Okay I gave it another try. I'll post about my Desktop and Netbook experiences separately.Desktop:
I connected my phone to give me internet access long enough to download the wifi drivers. While I was doing that, I realized why I was so sure the beta worked with my wifi adapter without a problem: Because I didn't have the internet then, so the only way I could
get online was to connect my phone. Yeah, I feel kind of silly now.
Also when I went to install the wifi drivers, it listed two NVidia drivers. I installed the recommended one but I still wasn't able to do all the desktop effects and stuff. So then I installed the not-recommended one and things worked.
I tried sticking a DVD in and seeing if it would play. It doesn't. It opens in Movie Player by default, says I'm missing a codec or something like that, and asks if I'd like to find it. I clicked yes but it couldn't find anything.
So I opened up Synaptics Package Manager and did a search for DVD, found a bunch of packages that were mostly to do with ripping or converting formats. One of them was called Ubuntu-Restricted-Extras, which installs support for MP3 files, Microsoft fonts, Java RE, Flash, LAME, and DVD Playback. But it says that it doesn't install a certain library and won't allow you to play encrypted DVDs. And links to the Playing DVDs
web page. Apparently in some countries it's illegal to watch your own DVDs due to the requirement of needing to decrypt them to watch them first. Sounds messed up to me but whatever. The instructions on that page were simple to follow, and after taking the 3 steps listed, DVD playback pretty much "Just Worked," but it's not exactly Linux n00b friendly.
Playing DVDs requires you to:
- Install a movie program that doesn't come with Ubuntu. (I chose VLC Player)
- Install the libdvdread4 package (for Ubuntu 9.04 and later)
- Enter a command in the Terminal
That's not exactly hard to do, but considering that I only found the URL for that in the first place because I had enough experience to use Synaptics Package Manager to search for DVD and found something I'd previously seen before, which linked to the site, etc. It's just a relatively, needlessly complex process for something as simple (in the mind of the end user) as sticking a DVD in and watching it.
I was thinking of what a hassle it was and how something as simple as this would keep me from recommending Ubuntu to my Grandma (for example), but then I realized I would never expect my Grandma to install any
OS and set things up for herself. I would either have her order one already set up by the manufacturer or I'd get things working myself and then let her at it.
So in that regard, I think Ubuntu just might be ready after all for the "average Joe/Jane" who only uses a PC for internet, e-mail, and word processing.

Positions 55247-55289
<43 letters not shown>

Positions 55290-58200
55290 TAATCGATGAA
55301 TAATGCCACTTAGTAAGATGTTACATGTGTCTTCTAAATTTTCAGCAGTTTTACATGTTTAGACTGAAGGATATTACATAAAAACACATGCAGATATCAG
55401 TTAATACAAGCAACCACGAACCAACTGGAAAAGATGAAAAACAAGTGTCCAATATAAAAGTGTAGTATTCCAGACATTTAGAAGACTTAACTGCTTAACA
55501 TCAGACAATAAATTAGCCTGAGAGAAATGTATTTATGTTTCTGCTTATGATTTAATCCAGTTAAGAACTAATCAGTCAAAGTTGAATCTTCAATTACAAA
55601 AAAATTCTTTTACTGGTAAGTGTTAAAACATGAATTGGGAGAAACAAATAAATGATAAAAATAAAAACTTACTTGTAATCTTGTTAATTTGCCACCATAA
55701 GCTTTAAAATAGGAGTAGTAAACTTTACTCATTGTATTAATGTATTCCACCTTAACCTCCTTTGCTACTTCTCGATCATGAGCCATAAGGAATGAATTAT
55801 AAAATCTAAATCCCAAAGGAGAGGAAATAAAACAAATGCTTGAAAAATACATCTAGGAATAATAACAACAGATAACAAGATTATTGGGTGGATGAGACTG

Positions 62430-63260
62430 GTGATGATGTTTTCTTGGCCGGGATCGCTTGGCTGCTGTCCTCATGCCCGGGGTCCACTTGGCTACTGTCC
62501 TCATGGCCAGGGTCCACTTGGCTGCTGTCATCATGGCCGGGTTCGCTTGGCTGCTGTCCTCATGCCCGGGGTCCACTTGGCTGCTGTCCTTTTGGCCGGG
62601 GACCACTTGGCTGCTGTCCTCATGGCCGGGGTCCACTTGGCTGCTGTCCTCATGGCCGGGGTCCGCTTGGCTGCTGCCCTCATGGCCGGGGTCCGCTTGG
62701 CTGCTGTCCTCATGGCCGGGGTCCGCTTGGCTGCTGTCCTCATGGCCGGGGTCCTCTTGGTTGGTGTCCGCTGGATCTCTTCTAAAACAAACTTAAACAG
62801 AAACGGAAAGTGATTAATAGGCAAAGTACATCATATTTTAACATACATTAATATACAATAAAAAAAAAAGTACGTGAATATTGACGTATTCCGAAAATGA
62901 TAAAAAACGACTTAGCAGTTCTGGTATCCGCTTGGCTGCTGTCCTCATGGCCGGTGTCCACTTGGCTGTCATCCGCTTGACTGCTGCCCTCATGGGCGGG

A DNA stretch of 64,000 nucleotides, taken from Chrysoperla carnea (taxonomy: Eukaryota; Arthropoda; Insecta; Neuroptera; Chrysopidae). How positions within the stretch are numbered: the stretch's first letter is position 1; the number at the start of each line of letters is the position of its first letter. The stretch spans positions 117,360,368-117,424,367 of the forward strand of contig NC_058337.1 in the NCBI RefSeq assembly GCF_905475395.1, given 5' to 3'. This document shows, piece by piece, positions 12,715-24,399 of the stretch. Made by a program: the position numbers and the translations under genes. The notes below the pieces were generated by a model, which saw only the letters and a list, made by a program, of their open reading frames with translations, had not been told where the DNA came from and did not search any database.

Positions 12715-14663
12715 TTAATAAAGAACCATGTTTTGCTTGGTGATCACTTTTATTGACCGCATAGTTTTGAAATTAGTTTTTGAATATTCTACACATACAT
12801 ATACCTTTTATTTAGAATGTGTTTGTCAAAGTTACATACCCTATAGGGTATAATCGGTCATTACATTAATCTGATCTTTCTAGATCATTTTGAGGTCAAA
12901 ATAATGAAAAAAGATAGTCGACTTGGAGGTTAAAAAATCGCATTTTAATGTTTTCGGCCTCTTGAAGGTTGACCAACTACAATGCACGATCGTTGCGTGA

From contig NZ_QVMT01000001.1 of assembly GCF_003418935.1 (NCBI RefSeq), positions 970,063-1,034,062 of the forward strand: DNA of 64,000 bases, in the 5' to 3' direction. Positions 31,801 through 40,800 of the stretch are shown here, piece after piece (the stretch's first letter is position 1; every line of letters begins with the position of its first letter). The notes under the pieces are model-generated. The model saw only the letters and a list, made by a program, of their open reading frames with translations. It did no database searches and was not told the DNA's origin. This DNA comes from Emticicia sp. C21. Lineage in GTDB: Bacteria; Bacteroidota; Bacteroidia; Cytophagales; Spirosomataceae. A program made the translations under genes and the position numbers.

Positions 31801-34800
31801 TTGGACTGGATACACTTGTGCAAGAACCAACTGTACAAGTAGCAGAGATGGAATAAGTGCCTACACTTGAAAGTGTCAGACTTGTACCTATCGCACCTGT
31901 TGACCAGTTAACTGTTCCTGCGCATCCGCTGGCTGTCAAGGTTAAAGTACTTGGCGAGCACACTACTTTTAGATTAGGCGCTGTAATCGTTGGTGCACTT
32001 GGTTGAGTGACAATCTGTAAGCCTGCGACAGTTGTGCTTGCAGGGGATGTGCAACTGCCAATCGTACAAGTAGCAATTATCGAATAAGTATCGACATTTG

I still don't like the minimize, maximize, and close buttons on the left side. Not only are they on the left side, but they're out of order. It's close, minimize, maximize. So it's not just a mirror image. The other thing is that my mouse is never on the left side of the window. The UI practically demands the mouse to be on the right side of the window with scroll bars and things, so it makes no sense to make the user drag the mouse over to the other side of the screen to close an application. I know it seems like such a small thing, and if only the rest of the world were so lucky to only be upset over moving a mouse a few inches to the left, but it sure is annoying! Thankfully Chrome uses it's own custom skin and keeps the Windows style Min, Max, and Close buttons on the right side.
Another thing that continually frustrates me (especially on a fresh Ubuntu install) is how the package installer works. There are three main ways to install/update software: There's the Ubuntu Software Center, the Synaptics Package Manager, and the Update Manager. I don't know exactly how it works, but they all use the same thing and you can only use one at a time. Anything else you try to do to download/install software/components/updates also uses the same thing. So if you went to the Software Center first and queued up 15 applications to install, you have to wait until they're finished before you can install your proprietary drivers, or another language pack, or even check for updates to your software.
I can understand the need to only install one thing at a time, but it should at least be smart enough to add it to a queue so it will be taken care of, and not lock out the entire system from looking for more updates while something is downloading. In fact, it would be great if it could download things more than one at a time.
And once again, as it always happens with me when I try out Ubuntu, I don't know what else to do with it. The three main reasons I use a PC are for:
- Video Games
The internet works on Ubuntu, once you have your Wifi drivers installed. The video games I play pretty much require Windows. I haven't tried Wine or Play On Linux but I've heard they're not always very good. Besides that, most of my modern PC Games have been purchased via Steam, and I don't think that works well in Wine. And as for programming I typically program using an engine that doesn't support Linux.
I think that's enough writing for now. I'm going to take a break and write about my Netbook Remix Edition experiences later. But here's a hint: